© All rights reserved MacLean et al. and/or Cambridge University Press
Barnard, Philip J., MacLean, Allan and Hammond, Nick (1984): User Representations of Ordered Sequences of Command Operations. In: Shackel, Brian (ed.) INTERACT 84 - 1st IFIP International Conference on Human-Computer Interaction September 4-7, 1984, London, UK. pp. 289-293.
An experiment is reported in which users learned how to operate a "laboratory" system for handling electronic mail. Two variables were manipulated. Users were asked to learn one of two task structures involving eight operations. In one form the task was structured into a sequence of four pairs of semantically related operations (4x2). In the other, operations were structured into two groups of four on the basis of their abstract class. Two sets of command names were employed one being less discriminable than the other. Both variables were found to influence the ways in which users learned the system. The results suggested that users of the 4x2 structure were constructing mental representations in which individual operations were more semantically integrated than users of the 2x4 grouped structure.
© All rights reserved Barnard et al. and/or North-Holland
Grudin, Jonathan and Barnard, Philip J. (1984): The Role of Prior Task Experience in Command Name Abbreviation. In: Shackel, Brian (ed.) INTERACT 84 - 1st IFIP International Conference on Human-Computer Interaction September 4-7, 1984, London, UK. pp. 295-299.
An experiment is reported in which subjects previously naive to text editing are asked to generate abbreviations for a set of editing commands. We manipulated the degree of the subjects' experience with the editing task prior to the point at which they were asked to produce the abbreviations. We found effects of experience on both the length and the form of the abbreviations produced, with more experienced subjects inclined toward shorter abbreviations and, independently, toward truncation as an abbreviation scheme. We conclude that experimental paradigms previously used to investigate naming and abbreviation may have encouraged subjects to construe their task falsely as one in which they would be using abbreviations to reconstruct referent names, whereas the actual task involved recalling the abbreviation given recall of the referent object or its name.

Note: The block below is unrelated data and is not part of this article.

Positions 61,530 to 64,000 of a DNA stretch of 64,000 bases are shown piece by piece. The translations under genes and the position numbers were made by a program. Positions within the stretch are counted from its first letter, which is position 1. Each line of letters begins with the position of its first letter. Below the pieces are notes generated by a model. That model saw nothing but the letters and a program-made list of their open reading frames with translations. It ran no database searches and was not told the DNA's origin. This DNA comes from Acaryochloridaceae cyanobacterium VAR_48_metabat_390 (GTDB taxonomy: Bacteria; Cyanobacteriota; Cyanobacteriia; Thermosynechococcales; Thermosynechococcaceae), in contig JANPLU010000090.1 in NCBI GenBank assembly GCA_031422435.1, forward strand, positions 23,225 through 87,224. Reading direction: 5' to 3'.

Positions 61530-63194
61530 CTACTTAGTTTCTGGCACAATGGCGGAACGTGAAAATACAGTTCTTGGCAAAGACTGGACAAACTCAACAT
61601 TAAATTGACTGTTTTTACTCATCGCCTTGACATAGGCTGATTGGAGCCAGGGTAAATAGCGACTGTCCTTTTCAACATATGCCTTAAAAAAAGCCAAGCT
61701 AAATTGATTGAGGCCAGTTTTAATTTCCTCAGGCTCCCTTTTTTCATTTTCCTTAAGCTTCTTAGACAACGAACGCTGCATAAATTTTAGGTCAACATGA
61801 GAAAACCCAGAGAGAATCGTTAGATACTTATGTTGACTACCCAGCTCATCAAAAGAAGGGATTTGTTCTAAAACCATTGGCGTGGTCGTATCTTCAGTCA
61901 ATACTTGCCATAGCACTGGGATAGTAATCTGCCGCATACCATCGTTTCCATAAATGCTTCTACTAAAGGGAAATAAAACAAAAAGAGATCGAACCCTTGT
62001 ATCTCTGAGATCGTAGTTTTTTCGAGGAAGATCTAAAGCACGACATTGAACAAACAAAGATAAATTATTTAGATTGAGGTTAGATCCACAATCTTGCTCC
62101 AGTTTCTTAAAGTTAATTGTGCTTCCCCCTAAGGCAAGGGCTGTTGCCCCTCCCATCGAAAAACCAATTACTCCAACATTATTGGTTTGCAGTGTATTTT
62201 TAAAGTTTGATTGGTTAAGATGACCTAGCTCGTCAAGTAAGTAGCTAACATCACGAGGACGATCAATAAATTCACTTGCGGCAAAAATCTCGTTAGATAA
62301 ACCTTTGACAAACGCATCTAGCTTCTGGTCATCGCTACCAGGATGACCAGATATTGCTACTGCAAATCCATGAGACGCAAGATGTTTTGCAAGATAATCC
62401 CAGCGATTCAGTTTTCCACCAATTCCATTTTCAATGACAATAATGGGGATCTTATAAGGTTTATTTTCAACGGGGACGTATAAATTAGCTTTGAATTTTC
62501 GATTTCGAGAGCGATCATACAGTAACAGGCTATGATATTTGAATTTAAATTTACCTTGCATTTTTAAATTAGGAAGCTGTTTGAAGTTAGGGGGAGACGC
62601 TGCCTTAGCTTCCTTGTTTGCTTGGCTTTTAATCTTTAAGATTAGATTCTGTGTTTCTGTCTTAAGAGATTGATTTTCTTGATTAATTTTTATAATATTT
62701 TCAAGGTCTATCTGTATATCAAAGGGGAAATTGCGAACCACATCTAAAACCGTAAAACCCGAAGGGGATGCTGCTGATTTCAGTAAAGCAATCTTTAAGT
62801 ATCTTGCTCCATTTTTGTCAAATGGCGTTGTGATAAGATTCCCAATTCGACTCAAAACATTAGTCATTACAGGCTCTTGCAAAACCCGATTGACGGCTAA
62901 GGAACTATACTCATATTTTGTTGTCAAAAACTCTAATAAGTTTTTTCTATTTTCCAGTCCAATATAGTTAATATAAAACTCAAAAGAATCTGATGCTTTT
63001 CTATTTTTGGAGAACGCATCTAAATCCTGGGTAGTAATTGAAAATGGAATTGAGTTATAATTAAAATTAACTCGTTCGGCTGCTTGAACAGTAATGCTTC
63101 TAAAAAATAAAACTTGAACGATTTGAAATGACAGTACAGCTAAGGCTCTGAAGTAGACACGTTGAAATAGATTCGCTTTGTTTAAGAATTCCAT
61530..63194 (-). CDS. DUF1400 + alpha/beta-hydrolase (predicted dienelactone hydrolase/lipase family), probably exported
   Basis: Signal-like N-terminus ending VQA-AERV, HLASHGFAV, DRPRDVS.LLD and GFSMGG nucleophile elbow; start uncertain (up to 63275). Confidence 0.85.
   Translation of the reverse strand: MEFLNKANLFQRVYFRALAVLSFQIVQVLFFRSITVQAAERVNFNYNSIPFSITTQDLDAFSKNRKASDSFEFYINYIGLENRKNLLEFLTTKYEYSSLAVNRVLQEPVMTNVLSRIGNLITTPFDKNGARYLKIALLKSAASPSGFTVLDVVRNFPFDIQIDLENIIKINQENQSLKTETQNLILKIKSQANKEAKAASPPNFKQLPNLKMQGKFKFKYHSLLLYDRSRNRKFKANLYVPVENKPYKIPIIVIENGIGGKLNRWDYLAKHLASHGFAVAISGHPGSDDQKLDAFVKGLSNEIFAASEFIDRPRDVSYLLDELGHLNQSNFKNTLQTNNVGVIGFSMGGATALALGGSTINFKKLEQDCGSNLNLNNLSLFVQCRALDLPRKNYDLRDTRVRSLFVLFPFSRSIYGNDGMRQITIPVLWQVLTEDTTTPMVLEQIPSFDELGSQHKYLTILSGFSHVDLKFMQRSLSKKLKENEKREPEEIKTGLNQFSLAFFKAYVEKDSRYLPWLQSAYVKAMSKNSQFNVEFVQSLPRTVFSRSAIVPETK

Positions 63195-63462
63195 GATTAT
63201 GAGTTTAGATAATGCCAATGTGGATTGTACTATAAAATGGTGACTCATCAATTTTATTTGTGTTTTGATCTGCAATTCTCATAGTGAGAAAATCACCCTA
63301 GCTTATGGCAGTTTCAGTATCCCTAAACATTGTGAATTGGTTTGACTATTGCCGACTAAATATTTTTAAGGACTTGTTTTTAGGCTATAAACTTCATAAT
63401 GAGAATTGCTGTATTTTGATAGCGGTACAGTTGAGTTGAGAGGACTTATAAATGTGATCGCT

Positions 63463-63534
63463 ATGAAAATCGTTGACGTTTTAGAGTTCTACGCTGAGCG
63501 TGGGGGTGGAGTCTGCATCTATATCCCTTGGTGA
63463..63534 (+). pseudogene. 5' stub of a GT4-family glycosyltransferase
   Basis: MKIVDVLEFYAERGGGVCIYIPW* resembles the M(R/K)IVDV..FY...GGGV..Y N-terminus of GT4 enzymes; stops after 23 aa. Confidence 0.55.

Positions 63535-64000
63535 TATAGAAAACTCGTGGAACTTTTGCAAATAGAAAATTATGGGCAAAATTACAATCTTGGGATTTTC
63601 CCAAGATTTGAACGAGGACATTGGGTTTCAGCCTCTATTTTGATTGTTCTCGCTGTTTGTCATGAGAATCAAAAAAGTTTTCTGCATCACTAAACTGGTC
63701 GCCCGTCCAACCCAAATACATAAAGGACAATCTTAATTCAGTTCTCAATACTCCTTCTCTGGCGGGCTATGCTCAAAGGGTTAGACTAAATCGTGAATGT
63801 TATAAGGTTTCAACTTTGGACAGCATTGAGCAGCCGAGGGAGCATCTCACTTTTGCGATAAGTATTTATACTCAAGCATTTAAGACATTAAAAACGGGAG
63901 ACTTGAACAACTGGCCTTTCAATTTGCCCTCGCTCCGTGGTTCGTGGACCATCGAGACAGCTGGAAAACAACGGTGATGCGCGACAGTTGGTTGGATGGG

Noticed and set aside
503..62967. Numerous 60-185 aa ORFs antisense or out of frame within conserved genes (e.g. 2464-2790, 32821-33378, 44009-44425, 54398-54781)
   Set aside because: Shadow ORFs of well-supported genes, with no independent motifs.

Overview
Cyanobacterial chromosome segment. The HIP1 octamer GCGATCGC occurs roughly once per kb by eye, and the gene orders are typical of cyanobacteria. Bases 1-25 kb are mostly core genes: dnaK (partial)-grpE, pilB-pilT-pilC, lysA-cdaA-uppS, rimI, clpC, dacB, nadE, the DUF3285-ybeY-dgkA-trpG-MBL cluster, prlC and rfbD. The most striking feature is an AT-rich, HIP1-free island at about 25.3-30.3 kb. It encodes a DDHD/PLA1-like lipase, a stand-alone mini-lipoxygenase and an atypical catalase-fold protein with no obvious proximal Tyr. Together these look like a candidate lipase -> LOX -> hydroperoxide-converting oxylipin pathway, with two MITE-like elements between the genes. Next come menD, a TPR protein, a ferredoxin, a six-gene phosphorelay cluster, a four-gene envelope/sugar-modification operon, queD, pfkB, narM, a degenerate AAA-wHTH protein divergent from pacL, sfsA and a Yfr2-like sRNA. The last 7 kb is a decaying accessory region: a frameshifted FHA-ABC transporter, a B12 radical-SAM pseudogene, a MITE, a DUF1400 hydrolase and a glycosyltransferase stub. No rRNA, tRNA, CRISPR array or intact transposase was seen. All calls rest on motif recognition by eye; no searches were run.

© All rights reserved Grudin and Barnard and/or North-Holland
MacLean, Allan, Barnard, Philip J. and Hammond, Nick (1984): Recall as an Indicant of Performance in Interactive Systems. In: Shackel, Brian (ed.) INTERACT 84 - 1st IFIP International Conference on Human-Computer Interaction September 4-7, 1984, London, UK. pp. 311-315.
Recall measures are often used in the area of human computer communication as a quick means of obtaining an index of the 'goodness' of alternative command sets. However there is a rich assortment of additional information available to mediate use of an on-line system, which is absent in conditions under which recall is typically elicited. The present paper reviews a number of experiments in which both on-line performance and recall measures are available, with a view to determining the extent to which recall can be used to explore the user's representation of the computer system in interactive performance. In addition, it relates the phenomena observed to established findings from the psychological study of memory.
© All rights reserved MacLean et al. and/or North-Holland
Hammond, Nick, Hinton, Geoffrey, Barnard, Philip J., MacLean, Allan, Long, John and Whitefield, Andy (1984): Evaluating the Interface of a Document Processor: A Comparison of Expert Judgement and User Observation. In: Shackel, Brian (ed.) INTERACT 84 - 1st IFIP International Conference on Human-Computer Interaction September 4-7, 1984, London, UK. pp. 725-729.
Efforts to improve the usability of systems have resulted in the development of several techniques for interface evaluation. This paper explores evaluation through (1) assessment by Human Factors researchers and (2) analysis of user performance. Three pairs of researchers prepared reports on the interface of a document processor. Separately, five novice users were observed learning the system. The two evaluations generated overlapping but separable classes of information. User testing provided low-level information on procedural and conceptual difficulties, while experts provided a more integrated overview and hypotheses concerning the sources of problems.
© All rights reserved Hammond et al. and/or North-Holland
Hammond, Nick, Jorgensen, A., MacLean, Allan, Barnard, Philip J. and Long, John (1983): Design Practice and Interface Usability: Evidence from Interviews with Designers. In: Smith, Raoul N., Pew, Richard W. and Janda, Ann (eds.) Proceedings of the ACM CHI 83 Human Factors in Computing Systems Conferenc December 12-15, 1983, Boston, Massachusetts, United States. pp. 40-44.
Long, John, Hammond, N. V., Barnard, Philip J., Morton, J. and Clark, I. (1983): Introducing the Interactive Computer at Work: The Users' Views. In Behaviour and Information Technology, 2 (1) pp. 39-106.